6 Weeks

I just finished reading the excellent book Unbroken, a biography of WWII POW Louis Zamperini. It struck me how many details of his ordeal Louis remembered, which made me wonder if that’s normal with traumatic experiences. I remember well my own smaller scale experience, an eventful six weeks in early 2004. I had finally told my doctor of symptoms so mild I had ignored them for over a year. “Let’s get some scans to be on the safe side,” she said. They weren’t normal, nor were the second round routinely ordered to confirm the first. I distinctly remember arguing with the surgeon, telling him I was too busy right now for surgery, couldn’t it wait a couple of months?  After all, I was in a new role and it was budget time. (Yes, I realize now how stupid that sounds). I’ll never forget the look on his face when he kindly but sternly said, “You need this done now.”

I tried not to worry in the three weeks until surgery, only half succeeding and wondering what they would find. It wasn’t a long wait. The day after coming home from the hospital, the surgeon called me himself:  a rare form of stomach cancer, only 50 cases in the U.S. per year. My husband was running errands when the call came; I hobbled to the computer to research the prognosis. The outlook was bleak:  90% mortality within 5 years, no treatment options upon recurrence. I don’t remember telling my husband. The next three weeks waiting for the visit to the oncologist was difficult, an emotional whirlpool running simultaneously with a challenging physical recovery. I mentally began the letters to my two young children, to be given to them when they grew up. I planned how to ask my sister, who had traveled with me to China, to be the keeper of my daughter’s cultural heritage. We began discussing financial planning options, since I am the family breadwinner and have always managed our finances. The oncologist’s waiting room was memorable:  two other couples were there. Though we had never met, we all knew one deeply personal, crucial fact about each other. I said a prayer for them and wondered where their stories would end. I don’t remember the oncologist’s face or his name, only that he got straight to the point:  “Good news, we made a mistake! We reran the results, and your tumor was benign.” I fought a ridiculous urge to run from his office, afraid to hear anything else, but I forced myself to stay and ask the necessary questions, including the all-important one:  “How do you know which result was correct?”.  It appears the answer was the second time, since I passed the 5-year milestone several years back with a quiet, internal celebration. While those 6 weeks were deeply painful (Russ still can’t talk about that time), I now see them as a profound gift. Few people have the privilege of having a death sentence lifted. I got to see how much others cared about me. The experience moved me to becoming a recovering workaholic. I no longer get stressed over many of the silly things at work. I have become a better wife, mother, and friend. I invest energy in others, and my life is infinitely richer for it. I wouldn’t give up those 6 weeks for anything.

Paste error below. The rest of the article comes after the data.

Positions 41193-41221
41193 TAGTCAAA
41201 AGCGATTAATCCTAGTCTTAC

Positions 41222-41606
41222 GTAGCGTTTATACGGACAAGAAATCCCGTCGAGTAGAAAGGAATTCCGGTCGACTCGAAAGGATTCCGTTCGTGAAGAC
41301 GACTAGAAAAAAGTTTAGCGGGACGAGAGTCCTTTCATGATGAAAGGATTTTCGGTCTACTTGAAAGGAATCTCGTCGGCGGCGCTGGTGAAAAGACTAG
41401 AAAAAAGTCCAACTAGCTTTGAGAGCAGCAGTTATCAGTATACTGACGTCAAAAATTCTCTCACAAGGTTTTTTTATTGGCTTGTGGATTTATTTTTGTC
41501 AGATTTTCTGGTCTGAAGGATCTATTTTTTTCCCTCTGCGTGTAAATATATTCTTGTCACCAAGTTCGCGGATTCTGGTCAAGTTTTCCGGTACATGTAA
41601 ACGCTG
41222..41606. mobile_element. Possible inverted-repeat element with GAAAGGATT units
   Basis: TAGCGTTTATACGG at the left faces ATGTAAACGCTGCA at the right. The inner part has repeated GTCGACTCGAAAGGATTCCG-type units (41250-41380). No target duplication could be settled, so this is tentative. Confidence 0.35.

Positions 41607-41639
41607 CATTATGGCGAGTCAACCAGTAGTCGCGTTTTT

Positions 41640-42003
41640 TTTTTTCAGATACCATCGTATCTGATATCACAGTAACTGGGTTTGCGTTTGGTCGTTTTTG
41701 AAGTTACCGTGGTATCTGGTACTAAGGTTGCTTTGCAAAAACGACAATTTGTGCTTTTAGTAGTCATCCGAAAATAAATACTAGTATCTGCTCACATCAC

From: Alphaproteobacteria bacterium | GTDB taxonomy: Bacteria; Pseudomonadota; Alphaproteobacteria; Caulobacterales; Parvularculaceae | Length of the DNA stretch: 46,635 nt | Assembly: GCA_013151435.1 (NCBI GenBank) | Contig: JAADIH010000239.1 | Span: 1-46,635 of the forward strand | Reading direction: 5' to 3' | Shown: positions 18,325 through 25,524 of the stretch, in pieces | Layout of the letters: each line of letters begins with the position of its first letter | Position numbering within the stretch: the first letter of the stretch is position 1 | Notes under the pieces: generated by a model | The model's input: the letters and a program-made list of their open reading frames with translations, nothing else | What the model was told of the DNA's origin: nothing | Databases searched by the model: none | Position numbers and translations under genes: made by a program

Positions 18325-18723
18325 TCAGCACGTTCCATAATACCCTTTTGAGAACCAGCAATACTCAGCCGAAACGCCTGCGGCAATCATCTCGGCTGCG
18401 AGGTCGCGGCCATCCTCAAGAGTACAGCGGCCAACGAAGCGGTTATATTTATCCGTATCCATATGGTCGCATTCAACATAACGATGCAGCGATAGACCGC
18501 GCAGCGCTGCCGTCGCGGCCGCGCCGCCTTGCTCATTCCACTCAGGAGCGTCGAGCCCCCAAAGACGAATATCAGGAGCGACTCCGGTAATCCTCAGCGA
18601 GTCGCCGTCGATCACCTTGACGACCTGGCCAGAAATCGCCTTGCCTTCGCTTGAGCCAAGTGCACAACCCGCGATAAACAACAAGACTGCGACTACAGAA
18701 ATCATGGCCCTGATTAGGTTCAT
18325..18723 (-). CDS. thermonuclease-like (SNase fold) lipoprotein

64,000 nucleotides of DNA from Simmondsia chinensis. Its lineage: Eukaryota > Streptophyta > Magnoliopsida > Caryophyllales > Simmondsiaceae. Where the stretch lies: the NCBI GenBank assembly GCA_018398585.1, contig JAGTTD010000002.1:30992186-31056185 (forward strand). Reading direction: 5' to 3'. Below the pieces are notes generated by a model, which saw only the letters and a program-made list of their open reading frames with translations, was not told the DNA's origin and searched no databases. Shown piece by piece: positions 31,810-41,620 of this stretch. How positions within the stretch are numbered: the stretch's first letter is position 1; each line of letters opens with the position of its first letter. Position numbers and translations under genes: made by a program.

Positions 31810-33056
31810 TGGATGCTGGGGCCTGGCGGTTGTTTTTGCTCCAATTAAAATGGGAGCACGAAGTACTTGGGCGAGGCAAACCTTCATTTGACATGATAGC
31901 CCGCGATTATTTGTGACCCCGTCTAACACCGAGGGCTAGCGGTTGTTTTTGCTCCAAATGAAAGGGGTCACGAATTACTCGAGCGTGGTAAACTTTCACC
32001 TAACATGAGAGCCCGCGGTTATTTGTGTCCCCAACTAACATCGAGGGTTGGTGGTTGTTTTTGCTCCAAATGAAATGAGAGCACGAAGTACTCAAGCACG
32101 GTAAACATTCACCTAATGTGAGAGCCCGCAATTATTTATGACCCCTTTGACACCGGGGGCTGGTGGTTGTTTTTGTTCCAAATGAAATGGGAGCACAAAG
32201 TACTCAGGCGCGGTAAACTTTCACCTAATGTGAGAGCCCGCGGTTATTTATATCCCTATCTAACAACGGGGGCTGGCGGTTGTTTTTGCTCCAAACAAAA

“Nobody can bring you peace but yourself.”  –Ralph Waldo Emerson


About Kelly J. McCleary

Wife and mother of three, author, financial professional View all posts by Kelly J. McCleary

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